Tag Archives: lake placid

Fortunes of Time

We went over to Lake Placid tonight, and had dinner out, thank you very much.

As things on the financial front have leveled out a bit, we felt that the least we could do for ourselves was go out to eat. Multiple choices of course, but we’d never been to the Lake Placid Pub & Brewery, so we thought we would give it a shot. Decent food, good beer, and although the decor isn’t much to write home about, the brick floor entrance of the old church it’s housed in is to-die-for. I want to go to that Alpine looking steakhouse place next.

It’s unpopular around here to say it, but say it I will – I like Lake Placid. It’s pretty. They have nice things there. We have nice things in Saranac Lake too, and I choose to make Saranac Lake my “town,” because it’s more me, and I find it a little more real-life. But I don’t think that’s any reason to dislike Lake Placid on principle. I think it’s nice. So there.

We stopped by Ben & Jerry’s and had some dessert, took a little walk. I like the Christmas store (whatever it’s called), but tonight I stopped in my very favorite store  – Fortunes of Time. Whoever owns/stocks/designed this place sure had my number. I walk in the place and I feel like I am in some sort of bliss dream that might be titled, Ultimate Night of the Senses. The pinecone hanging bells, the scent of honeysuckle (or something) in the air, quiet music, hundreds of scented candles, woolen mittens, throws, trinkets, piles and piles of cozy and quaint. I came out the place tonight and said, “We need more money. I want some nice stuff.”

Speaking of the fortunes of time, we had a nice drive around Saranac Lake on the way back home. We looked at some houses for sale, learned a few new shortcuts, and discussed the fact that I have a meeting about a nice little-job possibility next week. (I ain’t sayin’.)

Now, we’re not exactly actively looking to buy a house in town. But you see, we’re possibilitists. We like to remind ourselves that with the proper amount of time and effort, most things are possible. Will we take out a loan to build a new house right here? Will we go with a small cabin instead? Will we finish the improvements and sell this property as a building lot? Will we buy a completely different house in town? Will we build small and keep the place here, while buying something similar in the South for Winters?

Anything’s possible.



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A New Deal for the Adirondacks, at 4,810 feet

I have an interest in Adirondack History, I have an interest in tourist attractions, and I like to go looking for photos. I’ve posted about the history of the Whiteface Memorial Highway before, but being as it’s opening for the season this Friday (Thanks for the word, Bill!), I thought the time had come around again.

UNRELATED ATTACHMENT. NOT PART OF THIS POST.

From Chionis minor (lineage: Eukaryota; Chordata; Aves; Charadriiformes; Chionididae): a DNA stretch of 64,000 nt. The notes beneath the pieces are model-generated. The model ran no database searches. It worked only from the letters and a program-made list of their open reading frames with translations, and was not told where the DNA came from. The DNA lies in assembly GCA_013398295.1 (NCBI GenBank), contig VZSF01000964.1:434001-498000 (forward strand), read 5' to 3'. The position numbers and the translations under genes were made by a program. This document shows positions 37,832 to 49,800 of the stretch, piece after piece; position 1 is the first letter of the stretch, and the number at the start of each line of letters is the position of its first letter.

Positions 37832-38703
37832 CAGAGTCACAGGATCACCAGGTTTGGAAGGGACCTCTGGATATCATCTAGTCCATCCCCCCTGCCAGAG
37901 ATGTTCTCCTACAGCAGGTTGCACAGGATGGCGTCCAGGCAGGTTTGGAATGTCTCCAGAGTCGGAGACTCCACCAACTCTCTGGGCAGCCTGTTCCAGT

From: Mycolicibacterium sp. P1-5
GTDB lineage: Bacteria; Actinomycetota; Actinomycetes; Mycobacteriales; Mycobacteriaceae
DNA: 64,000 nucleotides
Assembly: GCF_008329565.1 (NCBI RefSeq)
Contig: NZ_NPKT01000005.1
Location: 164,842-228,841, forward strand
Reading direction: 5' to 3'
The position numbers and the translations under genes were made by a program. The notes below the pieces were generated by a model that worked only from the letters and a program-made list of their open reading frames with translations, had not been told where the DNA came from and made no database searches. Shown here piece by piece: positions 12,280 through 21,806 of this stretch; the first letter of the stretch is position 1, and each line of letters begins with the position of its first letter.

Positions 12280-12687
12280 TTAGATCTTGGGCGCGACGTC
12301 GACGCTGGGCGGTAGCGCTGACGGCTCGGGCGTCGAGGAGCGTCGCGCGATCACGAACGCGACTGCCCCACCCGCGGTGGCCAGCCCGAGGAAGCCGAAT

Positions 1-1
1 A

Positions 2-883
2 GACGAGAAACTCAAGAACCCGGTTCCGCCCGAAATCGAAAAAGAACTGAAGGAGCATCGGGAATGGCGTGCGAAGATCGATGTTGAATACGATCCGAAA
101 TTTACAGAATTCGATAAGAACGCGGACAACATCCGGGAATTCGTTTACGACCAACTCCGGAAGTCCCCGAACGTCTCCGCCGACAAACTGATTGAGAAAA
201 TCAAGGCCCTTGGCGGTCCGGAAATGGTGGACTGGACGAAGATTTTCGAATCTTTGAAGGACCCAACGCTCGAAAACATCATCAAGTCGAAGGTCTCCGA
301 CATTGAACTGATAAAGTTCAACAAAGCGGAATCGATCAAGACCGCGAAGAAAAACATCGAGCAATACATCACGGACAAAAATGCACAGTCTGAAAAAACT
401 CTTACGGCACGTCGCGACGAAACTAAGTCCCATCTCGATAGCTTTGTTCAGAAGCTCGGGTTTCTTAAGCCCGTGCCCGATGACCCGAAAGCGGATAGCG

Whiteface Mountain is not the tallest peak in the Adirondacks, but it is perhaps the most celebrated – for the 1932 and 1980 Winter Olympics, and for the Scenic Highway. There are lots of amenities offered by the big ol’ Ski Center, but they have big, fancy websites for such things. We’ll stick to history today. The Scenic Highway is pretty awesome. Seriously. Yes, yes – We’ve all done these tourist drives before. How different could it possibly be? Well, let me tell you. It’s spec-freaking-tacular. What a nice gift we received from The New Deal.

Whiteface Highway construction, early 1930's

Dedicated to the men and women of the First World War, the scenic highway to the summit was a Works Progress Administration (WPA) project. The highway runs eight miles up the mountainside – all carved, coaxed, and blasted out of granite. The road was officially opened July 20, 1935 in a ceremony featuring New York’s former Governor, by then President Roosevelt. At you reach the top of the highway at the end of your awesome drive, you’ll reach your penultimate destination – Whiteface Castle. The castle was built from the granite excavated during the highway construction, and serves as a high-in-the-sky Visitors’ Center.

Whiteface Castle Construction ca 1935

The castle now holds a gift shop, restrooms, and a snack shop. However, I’m told there was more of a proper restaurant here at one point. Maybe before the advent of wraps, paninis, and portable fast food. I’m assuming the castle must also contain offices and such – it looks big from the outside, but the public space inside is limited.


From the castle, you can hike up to the summit, or you can enter a 424-foot long tunnel (which is pretty cool in itself) taking you directly into the stone belly of the mountain. At the end of the tunnel, there’s an elevator ready to whisk you 276 feet to the summit. Well, maybe not exactly whisk. Takes a while to rise 27 stories.


At the dedication, Roosevelt said, “What I have seen today in this wonderful drive makes me more enthusiastic about four little words than I ever have been before. Those four short words are these, ‘It can be done.’ … I wish very much that it were possible for me to walk up the few remaining feet to the actual top of the mountain. Some day they are going to make it possible for people who cannot make the little climb to go up there in a comfortable and easy elevator.” Roosevelt’s elevator was completed three years later.